It’s also really important to avoid the temptation to completely skip the “have to” parts – or, worse, to do them, but so sloppily that you have to go back and re-work them.  What helps me is to remind myself, when mired in a pile of reports that I don’t want to deal with, that I’m simply paying the price for the time that I get to spend learning about my clients’ needs and designing solutions to their problems. It helps especially because I know that the more thoroughly I work through the boring stuff, the more knowledge and experience I will bring into my interactions with my clients and staff.

Since I was asked to keep this short, I’ll try and wrap up now.  I’d like to leave you with an example of what I’m trying to describe: writing this note to you, dear readers, prompted me to put form to some ideas that were kicking around in my head for a while – which, in turn, led to some other ideas that will be of use in a project that I’m working on.  I’ll admit that when I was asked to write a guest blog, I was honored, but… still, it fell into the “have to” category – it seemed like a good idea, and I was happy to do it, and all, but it still meant an obligation… which turned into an enjoyable hour of thinking and developing concepts that I will be using to win over clients tomorrow. I offer that as proof of the subtle ju-jitsu that you can do to shift your thinking away from viewing work as a list of chores and into reshaping your career to be something more like jazz, in which you can improvise on themes that you create and modify endlessly.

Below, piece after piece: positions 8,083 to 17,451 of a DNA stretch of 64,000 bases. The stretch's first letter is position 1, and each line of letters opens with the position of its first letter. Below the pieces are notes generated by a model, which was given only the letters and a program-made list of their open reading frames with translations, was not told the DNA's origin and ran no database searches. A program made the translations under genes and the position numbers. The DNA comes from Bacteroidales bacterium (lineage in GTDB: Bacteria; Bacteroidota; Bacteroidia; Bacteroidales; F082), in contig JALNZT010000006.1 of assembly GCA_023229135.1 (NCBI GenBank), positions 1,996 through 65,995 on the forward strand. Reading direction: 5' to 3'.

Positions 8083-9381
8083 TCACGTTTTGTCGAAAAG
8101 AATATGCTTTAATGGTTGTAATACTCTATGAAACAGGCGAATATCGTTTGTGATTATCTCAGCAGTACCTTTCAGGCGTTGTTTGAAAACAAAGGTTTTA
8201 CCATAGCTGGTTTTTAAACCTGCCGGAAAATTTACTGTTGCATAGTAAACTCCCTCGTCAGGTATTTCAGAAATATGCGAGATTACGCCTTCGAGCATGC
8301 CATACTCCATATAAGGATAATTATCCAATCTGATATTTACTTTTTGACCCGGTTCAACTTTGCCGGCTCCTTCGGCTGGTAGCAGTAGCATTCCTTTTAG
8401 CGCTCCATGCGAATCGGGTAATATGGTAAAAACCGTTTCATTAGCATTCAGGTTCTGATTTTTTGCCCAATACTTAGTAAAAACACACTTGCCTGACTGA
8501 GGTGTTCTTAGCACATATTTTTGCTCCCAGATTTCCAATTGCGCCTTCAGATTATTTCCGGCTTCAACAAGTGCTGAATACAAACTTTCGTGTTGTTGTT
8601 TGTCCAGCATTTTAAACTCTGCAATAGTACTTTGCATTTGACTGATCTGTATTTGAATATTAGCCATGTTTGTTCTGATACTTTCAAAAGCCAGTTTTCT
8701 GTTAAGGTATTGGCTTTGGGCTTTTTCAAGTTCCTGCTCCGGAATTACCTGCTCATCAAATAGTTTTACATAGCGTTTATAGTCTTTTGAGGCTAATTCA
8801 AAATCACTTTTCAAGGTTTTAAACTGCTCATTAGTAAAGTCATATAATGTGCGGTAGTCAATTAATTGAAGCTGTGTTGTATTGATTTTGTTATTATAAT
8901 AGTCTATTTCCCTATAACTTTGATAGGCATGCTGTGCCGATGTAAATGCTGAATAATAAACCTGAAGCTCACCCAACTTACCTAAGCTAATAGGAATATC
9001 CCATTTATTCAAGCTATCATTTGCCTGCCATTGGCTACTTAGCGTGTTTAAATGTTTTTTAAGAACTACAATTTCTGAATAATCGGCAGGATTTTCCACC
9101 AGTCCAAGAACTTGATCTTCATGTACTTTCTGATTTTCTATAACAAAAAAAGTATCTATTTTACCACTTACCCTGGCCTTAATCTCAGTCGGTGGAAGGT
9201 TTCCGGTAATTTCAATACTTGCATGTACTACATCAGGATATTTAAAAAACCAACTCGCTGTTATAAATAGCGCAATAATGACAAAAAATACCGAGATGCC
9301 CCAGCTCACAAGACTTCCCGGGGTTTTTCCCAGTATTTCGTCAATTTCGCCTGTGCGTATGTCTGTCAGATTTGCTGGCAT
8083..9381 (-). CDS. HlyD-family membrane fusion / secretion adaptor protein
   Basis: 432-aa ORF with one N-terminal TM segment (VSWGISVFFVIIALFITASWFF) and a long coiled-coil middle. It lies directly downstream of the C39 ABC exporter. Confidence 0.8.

Escape from the boredom. Take a chance, and go where it leads you. And be on the lookout for the things that make you excited about starting your workday – and then savor those moments and use them to build even more opportunities.

ABOUT THE AUTHOR: Mark Gabriele serves as a senior adviser for technology programs for the US government. He lives in the Washington DC area with his wife, their two kids, and a pair of Siamese cats.

Dawn M. Tomczyk-Bhajan  |  DMT Artistry, LLC   |

All content Copyright © 2012 DMT Artistry, LLC, unless otherwise noted. All Rights Reserved.